• Why is it necessary for drinking water to go through all of these steps of treatment before being distributed to consumers?  
  • Thinking about all the effort, time and resources it takes to treat water to make it safe to drink, does this make you think differently about the water coming out of your tap?
  • Do we need to use drinkable water for tasks such as washing the car, watering the garden or flushing the toilet? What would the alternatives be? How can we be smarter with how we use tap water?

Reflecting on learning

  • Why does water need to be treated before drinking?
  • How is water transformed by the processes of water treatment?

Extension idea

Find out how some of our daily interactions can impact on our local waterways with Our use of water – impacts on water quality.

This activity is part of a suite of resources that support Smart Water – a context for learning, which provides students and teachers with opportunities to connect with water and learn more about drinking water in the Waikato region. The science and mātauranga concepts that underpin Smart Water are transferable to other locations in Aotearoa New Zealand. Smart Water is a partnership between Hamilton City Council, Waipā District Council and Waitomo District Council. It aims to foster a greater understanding and appreciation of water from source to tap and supports schools, organisations and communities to use water sustainably.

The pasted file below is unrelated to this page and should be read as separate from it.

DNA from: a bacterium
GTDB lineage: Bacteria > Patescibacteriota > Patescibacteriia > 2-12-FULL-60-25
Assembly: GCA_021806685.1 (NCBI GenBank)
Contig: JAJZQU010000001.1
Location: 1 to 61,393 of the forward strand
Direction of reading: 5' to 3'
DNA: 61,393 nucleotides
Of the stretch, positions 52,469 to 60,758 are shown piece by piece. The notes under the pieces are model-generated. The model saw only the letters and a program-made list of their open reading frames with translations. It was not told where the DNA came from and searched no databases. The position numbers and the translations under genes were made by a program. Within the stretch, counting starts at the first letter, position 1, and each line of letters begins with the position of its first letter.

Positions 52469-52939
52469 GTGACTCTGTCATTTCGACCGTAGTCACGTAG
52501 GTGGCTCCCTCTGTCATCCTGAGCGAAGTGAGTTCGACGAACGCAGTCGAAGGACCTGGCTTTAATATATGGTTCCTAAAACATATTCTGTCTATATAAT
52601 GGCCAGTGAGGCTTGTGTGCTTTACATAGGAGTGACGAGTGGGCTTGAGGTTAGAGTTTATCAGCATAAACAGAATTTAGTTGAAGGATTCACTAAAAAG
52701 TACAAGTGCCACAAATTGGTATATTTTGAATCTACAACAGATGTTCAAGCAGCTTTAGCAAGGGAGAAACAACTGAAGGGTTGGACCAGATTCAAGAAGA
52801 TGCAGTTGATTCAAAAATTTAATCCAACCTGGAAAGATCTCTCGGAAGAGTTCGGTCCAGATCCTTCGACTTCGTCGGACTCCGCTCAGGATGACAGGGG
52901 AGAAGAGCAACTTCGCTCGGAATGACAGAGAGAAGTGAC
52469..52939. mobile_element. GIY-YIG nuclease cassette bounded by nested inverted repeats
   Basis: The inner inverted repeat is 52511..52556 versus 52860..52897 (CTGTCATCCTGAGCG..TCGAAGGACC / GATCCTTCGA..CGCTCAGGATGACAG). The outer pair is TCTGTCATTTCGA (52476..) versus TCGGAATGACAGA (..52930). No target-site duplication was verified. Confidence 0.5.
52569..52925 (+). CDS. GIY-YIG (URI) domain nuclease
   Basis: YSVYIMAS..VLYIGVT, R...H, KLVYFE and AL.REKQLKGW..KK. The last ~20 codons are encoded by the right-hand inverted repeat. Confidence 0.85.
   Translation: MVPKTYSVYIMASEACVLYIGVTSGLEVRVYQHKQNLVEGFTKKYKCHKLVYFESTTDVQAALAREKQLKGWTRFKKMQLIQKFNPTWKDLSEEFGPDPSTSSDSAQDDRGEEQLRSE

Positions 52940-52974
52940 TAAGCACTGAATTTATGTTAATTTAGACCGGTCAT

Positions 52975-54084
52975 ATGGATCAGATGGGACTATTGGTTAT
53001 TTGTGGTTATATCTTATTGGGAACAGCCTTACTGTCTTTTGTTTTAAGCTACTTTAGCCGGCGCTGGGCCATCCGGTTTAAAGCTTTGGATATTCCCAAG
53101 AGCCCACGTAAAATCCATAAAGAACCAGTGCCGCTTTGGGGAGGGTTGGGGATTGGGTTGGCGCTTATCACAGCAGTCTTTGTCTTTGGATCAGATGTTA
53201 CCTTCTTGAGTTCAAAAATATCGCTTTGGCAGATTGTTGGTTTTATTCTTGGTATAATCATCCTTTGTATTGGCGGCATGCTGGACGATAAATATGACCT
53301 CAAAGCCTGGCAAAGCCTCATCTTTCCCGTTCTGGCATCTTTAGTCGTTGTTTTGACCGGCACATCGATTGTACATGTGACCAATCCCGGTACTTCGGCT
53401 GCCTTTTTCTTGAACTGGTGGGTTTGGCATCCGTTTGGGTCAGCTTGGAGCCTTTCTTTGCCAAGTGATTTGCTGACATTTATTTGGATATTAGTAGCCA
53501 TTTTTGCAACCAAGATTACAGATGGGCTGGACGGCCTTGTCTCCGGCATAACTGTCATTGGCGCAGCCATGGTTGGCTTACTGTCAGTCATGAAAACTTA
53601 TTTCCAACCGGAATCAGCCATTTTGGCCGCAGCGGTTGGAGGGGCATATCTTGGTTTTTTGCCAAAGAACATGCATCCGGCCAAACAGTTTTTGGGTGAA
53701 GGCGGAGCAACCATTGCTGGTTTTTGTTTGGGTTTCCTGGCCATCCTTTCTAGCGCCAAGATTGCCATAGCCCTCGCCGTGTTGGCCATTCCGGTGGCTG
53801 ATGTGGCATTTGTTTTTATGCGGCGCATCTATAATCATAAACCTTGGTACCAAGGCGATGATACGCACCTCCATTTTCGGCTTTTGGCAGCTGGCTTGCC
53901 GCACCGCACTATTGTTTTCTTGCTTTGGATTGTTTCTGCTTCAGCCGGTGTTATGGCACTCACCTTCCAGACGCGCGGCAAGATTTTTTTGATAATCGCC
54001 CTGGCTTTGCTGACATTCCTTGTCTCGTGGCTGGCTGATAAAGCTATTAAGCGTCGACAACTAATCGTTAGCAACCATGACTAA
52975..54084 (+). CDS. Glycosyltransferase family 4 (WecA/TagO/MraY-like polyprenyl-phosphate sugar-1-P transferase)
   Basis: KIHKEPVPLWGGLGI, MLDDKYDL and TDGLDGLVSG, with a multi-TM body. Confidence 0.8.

Information about water treatment processes

 Information about water treatment processes

In the environment 

Inside the water treatment plant 

In the community 



Filtration (sand) 

Carbon filtration 

Disinfection (UV) and chlorination


Backflow prevention 

Monitoring and using water 

Water is collected from a source, such as a river.

It then passes through metal grates and large screens. These make sure twigs, rubbish, weeds and other items don’t get into the treatment plant.

Special chemicals are added to water to clump the impurities together to make floc. The floc separates from the water in a layer, making it easier to remove. Special tanks are used that help to separate floc from the water. Floc is sucked out of the tanks and put into the wastewater system.

Fine sand is used to filter out remaining floc in the water. Water on top passes through the sand filters below via the force of gravity, removing any remaining floc or microbes such as Giardia